As adults we save money for many reasons. Perhaps there’s a vacation we’d like to go on or a new electronic device we’d like to buy. Sometimes the act of saving is simply to have an emergency fund built up. How did we get into that habit? Did someone teach us or did we have to figure it out on our own through trial and error?

Now think about your children. How can you teach them the value of saving? You give them money for birthdays or for doing chores but do they save it or go spend it immediately? Here are a few ways to help them realize the value of putting money back.

Help them choose something to save for: Next time your child asks for something that’s a little pricier, talk to them about how you’d love to get it for them but they’ll need to save some of the money themselves in order to get it. Help them do the math to see how much they need to save each week to get it.

Make a savings calendar: Make saving more visual with a calendar they can add stickers to every time they save some of their money instead of spending it.

Help out by matching contributions: As a way to encourage your children to save more, offer to match their contributions. Let them know you’ll match a certain amount for every dollar they save on their own.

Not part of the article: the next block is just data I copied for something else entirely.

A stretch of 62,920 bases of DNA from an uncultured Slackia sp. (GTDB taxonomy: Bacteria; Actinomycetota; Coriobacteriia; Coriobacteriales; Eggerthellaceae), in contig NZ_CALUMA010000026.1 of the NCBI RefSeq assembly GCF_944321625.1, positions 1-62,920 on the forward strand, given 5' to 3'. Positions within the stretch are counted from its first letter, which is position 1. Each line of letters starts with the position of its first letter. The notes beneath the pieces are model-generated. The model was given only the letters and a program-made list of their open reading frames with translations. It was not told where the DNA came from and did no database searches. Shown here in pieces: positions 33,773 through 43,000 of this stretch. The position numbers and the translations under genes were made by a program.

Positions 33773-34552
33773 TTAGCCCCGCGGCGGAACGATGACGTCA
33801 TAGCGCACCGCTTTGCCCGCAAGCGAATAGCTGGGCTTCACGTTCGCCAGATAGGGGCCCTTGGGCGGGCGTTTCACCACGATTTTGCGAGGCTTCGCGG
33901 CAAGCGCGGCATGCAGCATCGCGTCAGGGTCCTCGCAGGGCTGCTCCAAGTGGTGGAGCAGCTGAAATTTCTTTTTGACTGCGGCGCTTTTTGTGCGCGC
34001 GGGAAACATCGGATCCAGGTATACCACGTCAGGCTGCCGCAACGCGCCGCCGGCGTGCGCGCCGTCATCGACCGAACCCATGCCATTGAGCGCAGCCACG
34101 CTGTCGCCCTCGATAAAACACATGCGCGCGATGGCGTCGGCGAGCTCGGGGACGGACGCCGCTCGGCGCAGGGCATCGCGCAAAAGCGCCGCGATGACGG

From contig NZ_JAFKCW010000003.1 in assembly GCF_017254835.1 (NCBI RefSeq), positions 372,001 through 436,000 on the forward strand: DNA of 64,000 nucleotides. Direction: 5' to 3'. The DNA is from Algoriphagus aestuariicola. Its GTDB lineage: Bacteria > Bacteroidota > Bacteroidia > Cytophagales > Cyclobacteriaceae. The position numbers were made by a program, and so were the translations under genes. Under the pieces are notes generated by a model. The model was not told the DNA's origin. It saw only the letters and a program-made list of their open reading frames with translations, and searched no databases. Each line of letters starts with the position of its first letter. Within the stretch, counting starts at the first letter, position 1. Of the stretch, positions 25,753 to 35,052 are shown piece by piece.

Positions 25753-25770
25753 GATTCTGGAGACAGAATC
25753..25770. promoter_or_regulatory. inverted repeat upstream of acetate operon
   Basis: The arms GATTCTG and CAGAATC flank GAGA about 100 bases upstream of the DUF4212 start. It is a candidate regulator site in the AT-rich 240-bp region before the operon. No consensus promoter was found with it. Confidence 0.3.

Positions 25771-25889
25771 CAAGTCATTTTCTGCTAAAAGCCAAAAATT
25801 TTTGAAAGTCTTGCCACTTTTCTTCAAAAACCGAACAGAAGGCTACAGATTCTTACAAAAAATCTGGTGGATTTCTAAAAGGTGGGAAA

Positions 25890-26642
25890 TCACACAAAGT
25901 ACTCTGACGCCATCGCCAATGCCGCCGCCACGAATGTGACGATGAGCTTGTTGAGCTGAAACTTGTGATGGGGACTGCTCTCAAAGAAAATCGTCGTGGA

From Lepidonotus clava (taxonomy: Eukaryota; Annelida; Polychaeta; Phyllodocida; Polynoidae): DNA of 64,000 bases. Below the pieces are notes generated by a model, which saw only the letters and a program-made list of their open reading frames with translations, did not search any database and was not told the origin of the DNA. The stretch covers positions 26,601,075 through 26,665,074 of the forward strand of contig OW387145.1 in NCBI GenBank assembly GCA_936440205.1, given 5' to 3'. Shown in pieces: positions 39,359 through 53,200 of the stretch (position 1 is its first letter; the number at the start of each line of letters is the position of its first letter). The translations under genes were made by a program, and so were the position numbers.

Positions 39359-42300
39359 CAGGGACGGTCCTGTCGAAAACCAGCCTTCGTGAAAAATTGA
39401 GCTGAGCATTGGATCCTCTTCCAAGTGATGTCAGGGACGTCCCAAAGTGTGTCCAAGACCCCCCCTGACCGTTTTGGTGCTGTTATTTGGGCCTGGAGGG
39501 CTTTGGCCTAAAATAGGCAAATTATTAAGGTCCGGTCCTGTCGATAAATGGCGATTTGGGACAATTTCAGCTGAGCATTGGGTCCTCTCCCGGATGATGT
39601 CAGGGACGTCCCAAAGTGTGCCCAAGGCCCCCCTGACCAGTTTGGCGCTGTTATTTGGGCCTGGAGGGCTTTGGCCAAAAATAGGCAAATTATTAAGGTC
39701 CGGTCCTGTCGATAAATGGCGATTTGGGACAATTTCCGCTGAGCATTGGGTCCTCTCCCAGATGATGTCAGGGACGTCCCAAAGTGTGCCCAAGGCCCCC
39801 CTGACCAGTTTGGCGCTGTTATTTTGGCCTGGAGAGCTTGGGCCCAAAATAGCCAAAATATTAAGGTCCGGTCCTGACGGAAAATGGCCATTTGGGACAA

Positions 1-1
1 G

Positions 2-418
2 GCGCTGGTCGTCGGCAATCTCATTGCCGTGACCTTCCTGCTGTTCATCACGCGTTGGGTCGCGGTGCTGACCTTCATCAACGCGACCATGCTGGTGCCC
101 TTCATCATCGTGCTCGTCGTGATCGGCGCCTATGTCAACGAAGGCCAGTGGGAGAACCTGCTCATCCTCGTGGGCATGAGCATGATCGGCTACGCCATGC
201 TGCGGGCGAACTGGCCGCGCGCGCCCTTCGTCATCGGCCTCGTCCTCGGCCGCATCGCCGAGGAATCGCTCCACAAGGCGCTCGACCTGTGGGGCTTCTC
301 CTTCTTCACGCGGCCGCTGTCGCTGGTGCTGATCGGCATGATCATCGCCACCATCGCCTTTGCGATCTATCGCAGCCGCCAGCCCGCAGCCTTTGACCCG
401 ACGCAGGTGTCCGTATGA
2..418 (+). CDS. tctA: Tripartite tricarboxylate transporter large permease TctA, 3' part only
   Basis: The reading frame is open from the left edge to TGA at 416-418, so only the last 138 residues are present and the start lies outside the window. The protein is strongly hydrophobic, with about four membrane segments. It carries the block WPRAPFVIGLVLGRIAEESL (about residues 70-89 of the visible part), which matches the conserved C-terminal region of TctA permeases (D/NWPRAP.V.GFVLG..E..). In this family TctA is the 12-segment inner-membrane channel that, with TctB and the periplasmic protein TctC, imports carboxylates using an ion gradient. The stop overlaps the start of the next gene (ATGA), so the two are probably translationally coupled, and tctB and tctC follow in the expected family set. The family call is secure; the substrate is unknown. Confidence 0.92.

Open their own account: Take your child with you to open their very own savings account. They can meet the Financial Service Representative and learn about how savings accounts work and why they’re important.

At True Sky Credit Union we have accounts just for kids to practice saving. Not only will your child be able to practice saving money, but they’ll earn rewards for their savings and receive a special gift on their birthday.

As a member kids receive:

  • Their own membership card
  • Special savings prizes 
  • Drawings for good grades
  • Reading programs
  • The interest rate of a regular savings account

Visit any of our seven metro locations to open one for your child today. As with all other deposits at True Sky Credit Union, your funds are federally insured for up to $250,000 by NCUA.